The Nun: Vowing to Scare in the Conjuring Universe
by Jaime Burchardt
Never mind any talk about the evolution of the Conjuring franchise...I’m just floored that we even have a Conjuring franchise! And I mean that in the best sense. Director and producer James Wan took the real-life story of the Warrens (the paranormal warriors/fakers depending on who you ask) and morphed it to his own built-in cinematic universe. I know the talk of studios wanting a bunch of shared universes fall around the same level of exhaustion, but credit has to be given to this one: the foundation was anything but cinematic. This was built from the ground up with a horror classic, a worthy sequel, and spin offs that carry their own strengths.
The Nun follows that same path...for the most part.
Taking place in the hidden realms of Romania, a lovable local named Frenchie (Jonas Bloquet) goes about his job delivering food and goods to the local convent when he comes across a haunting image: a nun hanging from a noose. The Vatican is hesitant to rule it a suicide, so they send Father Burke (Demián Bichir), a priest with a dark past, on the quest to get the official ruling. He’s put off when the higher ups also request a novice, Sister Irene (Taissa Farmiga), join him. She’s considered special, though they won’t tell him why (especially since she’s have yet to take her vows). Frenchie leads the two strangers of faith to the convent and, well let’s just say they probably should’ve taken a cue from all that fog and all those chucked-up crosses surrounding the place to not keep going...
From that point on, The Nun gives a hell of an effort to be absolutely relentless. The first few minutes set that precedent, and it does it very well. After going through the necessary filler, we’re given one scare set-up after another. Oddly enough, while watching it I couldn’t help but think about the great spoof movies like Airplane!, where the joke factory churns out chuckles and seeing if at least more than half stick. The Nun is definitely a factory conducted by director Corin Hardy (The Hallow). He’s got a book of his favorite tricks and he’s using them one after the other. It’s one way to make a horror film, that’s for sure.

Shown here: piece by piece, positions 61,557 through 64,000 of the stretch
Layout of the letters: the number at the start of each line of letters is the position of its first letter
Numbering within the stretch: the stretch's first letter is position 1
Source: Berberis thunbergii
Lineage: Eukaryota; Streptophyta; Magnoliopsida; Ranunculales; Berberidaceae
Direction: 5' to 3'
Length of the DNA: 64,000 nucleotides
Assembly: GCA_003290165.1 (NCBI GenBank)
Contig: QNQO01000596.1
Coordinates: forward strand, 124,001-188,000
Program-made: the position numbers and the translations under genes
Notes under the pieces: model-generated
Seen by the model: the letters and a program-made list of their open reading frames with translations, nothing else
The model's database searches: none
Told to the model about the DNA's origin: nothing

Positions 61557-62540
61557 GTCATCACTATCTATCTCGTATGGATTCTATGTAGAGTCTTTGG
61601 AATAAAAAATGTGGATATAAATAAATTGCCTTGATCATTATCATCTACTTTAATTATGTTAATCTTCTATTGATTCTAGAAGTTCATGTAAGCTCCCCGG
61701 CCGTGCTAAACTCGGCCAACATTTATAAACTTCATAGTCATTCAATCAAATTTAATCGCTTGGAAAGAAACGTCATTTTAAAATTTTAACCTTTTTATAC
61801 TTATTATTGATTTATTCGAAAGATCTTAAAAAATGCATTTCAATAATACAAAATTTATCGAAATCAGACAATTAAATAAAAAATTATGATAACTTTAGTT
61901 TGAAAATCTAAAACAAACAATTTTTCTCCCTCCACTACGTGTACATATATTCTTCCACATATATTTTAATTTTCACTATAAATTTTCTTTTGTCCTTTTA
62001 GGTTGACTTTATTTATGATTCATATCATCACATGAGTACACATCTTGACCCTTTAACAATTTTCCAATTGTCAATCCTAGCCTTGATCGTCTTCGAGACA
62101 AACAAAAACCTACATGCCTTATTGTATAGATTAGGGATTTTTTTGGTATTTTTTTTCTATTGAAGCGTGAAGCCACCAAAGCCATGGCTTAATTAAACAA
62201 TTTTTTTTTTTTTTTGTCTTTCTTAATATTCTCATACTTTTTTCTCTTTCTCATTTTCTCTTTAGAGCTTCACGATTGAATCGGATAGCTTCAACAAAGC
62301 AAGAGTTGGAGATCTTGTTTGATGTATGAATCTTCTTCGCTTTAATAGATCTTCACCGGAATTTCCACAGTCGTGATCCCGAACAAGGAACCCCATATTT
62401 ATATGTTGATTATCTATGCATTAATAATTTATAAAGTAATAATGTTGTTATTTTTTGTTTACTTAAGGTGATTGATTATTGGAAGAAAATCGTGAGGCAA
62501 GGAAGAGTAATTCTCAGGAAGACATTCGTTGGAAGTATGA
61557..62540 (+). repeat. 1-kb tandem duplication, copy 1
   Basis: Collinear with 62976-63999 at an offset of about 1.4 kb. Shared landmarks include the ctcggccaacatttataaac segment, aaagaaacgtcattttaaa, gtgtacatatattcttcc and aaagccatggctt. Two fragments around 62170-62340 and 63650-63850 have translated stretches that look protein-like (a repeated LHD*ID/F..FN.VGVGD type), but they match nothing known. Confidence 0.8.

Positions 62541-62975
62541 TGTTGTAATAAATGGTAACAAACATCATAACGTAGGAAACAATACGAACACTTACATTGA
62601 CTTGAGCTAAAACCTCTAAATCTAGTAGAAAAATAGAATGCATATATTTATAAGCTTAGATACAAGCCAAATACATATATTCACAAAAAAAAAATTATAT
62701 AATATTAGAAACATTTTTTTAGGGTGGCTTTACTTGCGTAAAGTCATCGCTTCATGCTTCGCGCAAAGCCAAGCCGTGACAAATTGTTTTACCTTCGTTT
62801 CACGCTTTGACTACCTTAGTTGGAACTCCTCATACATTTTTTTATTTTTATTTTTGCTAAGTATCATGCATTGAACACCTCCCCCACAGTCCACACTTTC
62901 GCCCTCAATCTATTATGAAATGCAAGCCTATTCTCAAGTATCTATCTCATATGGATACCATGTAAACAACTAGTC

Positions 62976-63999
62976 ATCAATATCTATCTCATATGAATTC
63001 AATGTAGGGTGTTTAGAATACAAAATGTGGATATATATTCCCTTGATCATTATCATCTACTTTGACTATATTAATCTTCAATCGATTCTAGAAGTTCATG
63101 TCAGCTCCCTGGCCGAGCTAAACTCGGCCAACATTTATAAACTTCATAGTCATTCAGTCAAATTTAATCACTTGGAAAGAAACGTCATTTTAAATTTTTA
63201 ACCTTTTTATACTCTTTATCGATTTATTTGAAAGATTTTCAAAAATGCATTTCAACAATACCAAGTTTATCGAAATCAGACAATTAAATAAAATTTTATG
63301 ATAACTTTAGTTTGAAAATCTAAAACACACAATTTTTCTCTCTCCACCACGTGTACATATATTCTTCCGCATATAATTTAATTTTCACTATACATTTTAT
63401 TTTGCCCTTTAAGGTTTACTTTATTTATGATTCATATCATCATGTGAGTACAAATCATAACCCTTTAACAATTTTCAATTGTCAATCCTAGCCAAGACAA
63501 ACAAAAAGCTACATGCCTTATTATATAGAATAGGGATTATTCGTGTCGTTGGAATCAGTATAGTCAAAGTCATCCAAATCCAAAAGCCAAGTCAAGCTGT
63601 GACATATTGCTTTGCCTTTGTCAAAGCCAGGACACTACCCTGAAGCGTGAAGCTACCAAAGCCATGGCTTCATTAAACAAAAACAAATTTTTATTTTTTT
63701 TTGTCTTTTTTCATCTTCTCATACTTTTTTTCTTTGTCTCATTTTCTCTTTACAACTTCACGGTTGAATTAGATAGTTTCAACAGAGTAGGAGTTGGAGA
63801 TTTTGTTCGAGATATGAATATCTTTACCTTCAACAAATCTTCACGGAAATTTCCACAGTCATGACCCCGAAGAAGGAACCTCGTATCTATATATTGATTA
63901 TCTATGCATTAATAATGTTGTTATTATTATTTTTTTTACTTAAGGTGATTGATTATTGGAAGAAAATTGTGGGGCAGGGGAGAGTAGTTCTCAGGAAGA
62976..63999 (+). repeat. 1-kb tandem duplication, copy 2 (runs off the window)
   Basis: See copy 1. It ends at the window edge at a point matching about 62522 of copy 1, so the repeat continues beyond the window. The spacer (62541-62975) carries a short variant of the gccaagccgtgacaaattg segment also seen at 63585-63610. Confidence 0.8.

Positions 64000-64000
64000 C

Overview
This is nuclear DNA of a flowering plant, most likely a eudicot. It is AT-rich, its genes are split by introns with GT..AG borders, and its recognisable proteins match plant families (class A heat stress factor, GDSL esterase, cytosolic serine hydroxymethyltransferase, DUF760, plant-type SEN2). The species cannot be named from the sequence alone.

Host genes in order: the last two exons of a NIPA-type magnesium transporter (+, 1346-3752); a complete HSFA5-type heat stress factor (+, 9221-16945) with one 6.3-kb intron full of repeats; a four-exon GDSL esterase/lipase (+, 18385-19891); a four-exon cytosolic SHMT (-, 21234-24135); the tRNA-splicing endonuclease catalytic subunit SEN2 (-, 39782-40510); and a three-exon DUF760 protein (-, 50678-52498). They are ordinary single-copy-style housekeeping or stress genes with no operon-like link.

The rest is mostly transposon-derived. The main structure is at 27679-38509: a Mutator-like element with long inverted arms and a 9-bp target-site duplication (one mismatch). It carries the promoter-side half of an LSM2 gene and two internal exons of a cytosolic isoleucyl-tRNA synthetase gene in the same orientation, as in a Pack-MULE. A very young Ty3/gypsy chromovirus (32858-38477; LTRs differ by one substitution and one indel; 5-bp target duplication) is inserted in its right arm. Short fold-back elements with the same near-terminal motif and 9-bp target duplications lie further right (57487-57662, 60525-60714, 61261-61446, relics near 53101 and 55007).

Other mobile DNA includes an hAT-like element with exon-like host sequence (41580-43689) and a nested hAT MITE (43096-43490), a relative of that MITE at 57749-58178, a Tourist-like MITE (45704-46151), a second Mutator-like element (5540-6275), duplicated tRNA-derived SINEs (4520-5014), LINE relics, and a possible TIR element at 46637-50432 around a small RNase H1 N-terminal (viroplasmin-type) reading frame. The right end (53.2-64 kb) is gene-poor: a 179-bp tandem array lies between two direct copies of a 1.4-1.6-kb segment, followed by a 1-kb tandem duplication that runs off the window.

I couldn’t help but feel that Hardy went with this approach to perhaps compensate for the script by Gary Dauberman, who is his own personal factory (both Annabelle films, It, Wolves at the Door). It’s not a bad blueprint, and I’m a sucker for any movie that has its resolution in the final hour at night, but it’s not his best effort. Some of the dialogue, especially, is evident of this. Hardy knows that he has to work with isn’t scripture, but that doesn’t stop his own personal push. And to the credit of both filmmakers, a good chunk of what they throw at us works on varying levels. The scares come from a place of sincerity, and when you have a small-but-powerful cast like this everything is amplified.
Bichir uses his veteran skills to keep his character grounded, even when all hell breaks loose, and Farmiga is just wonderful as a novice finding faith. Between this and The Final Girls, she’s putting up a showcase of truly considerable acting that other filmmakers need to pay attention to (and it’s really just a face-value bonus that she’s the real-life sister of Conjuring MVP Vera Farmiga). Each actor is given their moment, they absolutely nail it, and by the time we get to the finale it doesn’t matter if everything feels familiar: they’re in the shit. And we feel it.
Don’t get me wrong, The Nun isn’t the next classic, and in the Conjuring universe that’s still growing (apparently there’s a third Annabelle moving coming next year), it may not be the most memorable. But when you have a director and a cast that comes to battle and battle hard, it’s always a cause for at least one viewing. Give The Nun a chance.
3.5 out of 5 Stars